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Frank Deford
November 04, 1968
His reputation preceded pro basketball's Earl Monroe, one of the finest players ever to come out of Philadelphia. After a slow start—he was only Rookie of the Year—Monroe is challenging as king of the backcourt
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November 04, 1968

The Doctor Works His Magic

His reputation preceded pro basketball's Earl Monroe, one of the finest players ever to come out of Philadelphia. After a slow start—he was only Rookie of the Year—Monroe is challenging as king of the backcourt

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Monroe is put off by the club's attitude. "Basically, like anybody," he says, "I am worried about making money. This is not fun anymore."

Monroe is 1-Y in the draft because of arthritic knees that also include bone chips and calcium deposits. His knees, says Bullet Trainer Skip Feldman, have been swollen up to the point where they could be squeezed like sponges. Another NBA trainer doubts that Monroe can last out this year. He limps painfully most of the time off the court or before he gets warmed up. He moves tentatively, and when he straightens out his legs after they have been cramped in a car, his face, usually so bland, suddenly flushes with pain. There is, apparently, no easy remedy. "The doctor told me it is just something I have to live with," Monroe says. "This is the reason I got to get it all as soon as I can."

Monroe is not instinctively avaricious. In fact it was his pride that caused him to turn down money the first time he signed. Pittsburgh of the ABA got in touch with Monroe on the weekend of the NBA draft and offered him more than the Bullets eventually would—plus a car—but got nowhere. When the Bullets' erstwhile General Manager Buddy Jeannette and the team treasurer, Arnold Heft, routed him out of bed at his mother's on the same weekend, he agreed to terms almost immediately. Wearing jeannette's sports jacket the next morning, Monroe was dozing in a chair in the Bullets' hotel suite in Philadelphia when Coach Gaines arrived. He was to be a consultant in contract matters, but learned that Monroe had already signed a one-year contract at $19,000. Monroe was still tired and had lost interest in the details. Seymour Smith of The Baltimore Sun remembers that an exasperated Big House finally called over to Monroe:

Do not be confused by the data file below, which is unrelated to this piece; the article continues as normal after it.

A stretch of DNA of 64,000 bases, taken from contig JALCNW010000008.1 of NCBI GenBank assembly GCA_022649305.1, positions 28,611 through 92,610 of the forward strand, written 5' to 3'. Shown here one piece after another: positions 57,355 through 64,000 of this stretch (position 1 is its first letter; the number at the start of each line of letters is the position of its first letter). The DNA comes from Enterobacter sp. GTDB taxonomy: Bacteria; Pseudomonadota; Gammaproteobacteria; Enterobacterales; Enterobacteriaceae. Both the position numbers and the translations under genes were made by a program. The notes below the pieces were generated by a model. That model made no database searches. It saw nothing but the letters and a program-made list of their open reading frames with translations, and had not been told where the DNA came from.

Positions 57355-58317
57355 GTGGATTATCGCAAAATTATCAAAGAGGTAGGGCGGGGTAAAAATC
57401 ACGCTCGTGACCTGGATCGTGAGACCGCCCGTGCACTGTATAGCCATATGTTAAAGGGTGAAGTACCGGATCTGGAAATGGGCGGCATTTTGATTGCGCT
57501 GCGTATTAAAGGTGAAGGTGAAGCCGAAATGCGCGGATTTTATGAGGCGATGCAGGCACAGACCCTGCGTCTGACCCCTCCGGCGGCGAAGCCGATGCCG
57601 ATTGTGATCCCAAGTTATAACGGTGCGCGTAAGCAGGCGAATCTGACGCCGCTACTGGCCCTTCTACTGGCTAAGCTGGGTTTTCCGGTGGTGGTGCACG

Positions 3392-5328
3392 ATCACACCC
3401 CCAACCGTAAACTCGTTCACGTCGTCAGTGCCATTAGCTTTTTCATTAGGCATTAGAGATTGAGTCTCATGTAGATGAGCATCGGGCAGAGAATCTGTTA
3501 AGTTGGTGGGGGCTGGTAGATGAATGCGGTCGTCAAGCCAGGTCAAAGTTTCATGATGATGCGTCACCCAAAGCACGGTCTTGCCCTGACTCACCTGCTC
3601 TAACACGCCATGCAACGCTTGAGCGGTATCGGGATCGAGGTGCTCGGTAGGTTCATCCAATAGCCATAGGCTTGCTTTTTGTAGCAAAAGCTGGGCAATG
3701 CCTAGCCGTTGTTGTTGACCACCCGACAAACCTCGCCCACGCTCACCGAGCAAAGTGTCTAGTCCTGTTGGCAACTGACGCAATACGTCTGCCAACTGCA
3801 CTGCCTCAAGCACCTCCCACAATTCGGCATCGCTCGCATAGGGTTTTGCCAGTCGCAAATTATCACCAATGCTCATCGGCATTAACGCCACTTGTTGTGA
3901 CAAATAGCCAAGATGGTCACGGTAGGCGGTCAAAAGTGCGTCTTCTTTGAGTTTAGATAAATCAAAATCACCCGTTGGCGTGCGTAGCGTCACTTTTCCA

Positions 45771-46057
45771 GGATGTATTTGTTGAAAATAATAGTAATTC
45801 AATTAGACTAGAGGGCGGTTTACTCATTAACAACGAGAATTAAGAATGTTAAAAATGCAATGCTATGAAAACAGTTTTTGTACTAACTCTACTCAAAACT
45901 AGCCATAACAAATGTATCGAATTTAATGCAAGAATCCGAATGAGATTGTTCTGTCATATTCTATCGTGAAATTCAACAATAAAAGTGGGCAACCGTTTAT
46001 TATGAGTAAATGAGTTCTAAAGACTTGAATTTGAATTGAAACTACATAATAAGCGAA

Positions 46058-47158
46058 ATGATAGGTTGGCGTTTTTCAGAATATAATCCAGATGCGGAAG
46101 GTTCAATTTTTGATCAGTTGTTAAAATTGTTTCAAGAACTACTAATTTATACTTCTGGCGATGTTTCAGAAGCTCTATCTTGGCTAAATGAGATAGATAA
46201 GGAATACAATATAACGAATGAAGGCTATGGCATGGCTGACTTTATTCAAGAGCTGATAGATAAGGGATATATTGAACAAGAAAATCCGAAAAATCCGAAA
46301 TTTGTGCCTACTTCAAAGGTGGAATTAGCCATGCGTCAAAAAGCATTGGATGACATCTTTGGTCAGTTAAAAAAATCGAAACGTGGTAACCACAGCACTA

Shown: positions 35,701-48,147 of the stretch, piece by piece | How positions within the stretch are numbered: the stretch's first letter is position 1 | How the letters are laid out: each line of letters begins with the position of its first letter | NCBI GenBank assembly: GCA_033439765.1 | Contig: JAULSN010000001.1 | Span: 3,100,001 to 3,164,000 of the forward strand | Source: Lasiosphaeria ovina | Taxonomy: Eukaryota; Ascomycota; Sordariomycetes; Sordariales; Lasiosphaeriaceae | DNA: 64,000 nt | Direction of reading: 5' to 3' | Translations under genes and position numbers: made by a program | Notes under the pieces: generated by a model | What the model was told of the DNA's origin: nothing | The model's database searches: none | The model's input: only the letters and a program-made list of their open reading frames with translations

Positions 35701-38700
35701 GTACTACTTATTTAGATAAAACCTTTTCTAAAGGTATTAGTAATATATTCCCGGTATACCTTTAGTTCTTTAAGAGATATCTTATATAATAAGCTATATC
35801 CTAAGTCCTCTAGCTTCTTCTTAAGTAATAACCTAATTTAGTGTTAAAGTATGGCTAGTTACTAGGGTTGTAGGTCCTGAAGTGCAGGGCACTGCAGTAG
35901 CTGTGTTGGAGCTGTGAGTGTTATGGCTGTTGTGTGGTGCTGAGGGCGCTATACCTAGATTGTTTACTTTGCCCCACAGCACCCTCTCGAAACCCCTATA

"Will you say something, boy? It's your future we're talking about."

"I just want to see if I can play in the NBA," Monroe replied, expressionless, hardly stirring.

The contract was amended a few minutes later to two years at $20,000 each, but the point had been made—Monroe would play in the NBA. "I think Earl tricked himself there," says Coach Gaines, "because he was given specific instructions—by me—not to sign. He had plenty of time to sign, he wasn't going anyplace. And now also, here's a kid who ends up Rookie of the Year and he finds it hard to—well, nobody wants to come up with the endorsement. I hope that this will change, or that some firm that feels the youngster has something to offer will put him in some type of executive-training program so that when basketball is over he will end up by making a contribution to something other than sport."

This past summer Monroe did work for the Opportunities Industrialization Center, a social organization headed by the Rev. Leon Sullivan with up to 50 agencies in this country. Monroe also traveled to veterans' hospitals in the Orient for the Defense Department.

"Earl has group loyalties I've never seen," says Coach Gaines. "One of his teammates who might be the lowest scrub on the team would get involved, and Earl would be there, trying to protect his teammate. On and off the court, too.

"If Earl had a dollar and everybody was hungry, the dollar was spent. He had a mother and a sister who indulged him and spoiled him, and when they'd send him money he'd take his group and they'd blow it all at one of these hamburger joints.

"I had one or two problems with him—well, only one major problem. I simply called his mother, and I think that was the person he didn't want me to call. He and his mother had their little talk, and that was about it. He's very devoted to his mother and sister. He was so mad last summer at Baltimore because he still hadn't been paid some of the bonus money he should have got at first. Anyway, he had already made a down payment on a house for his mother; in fact, he'd already moved her."

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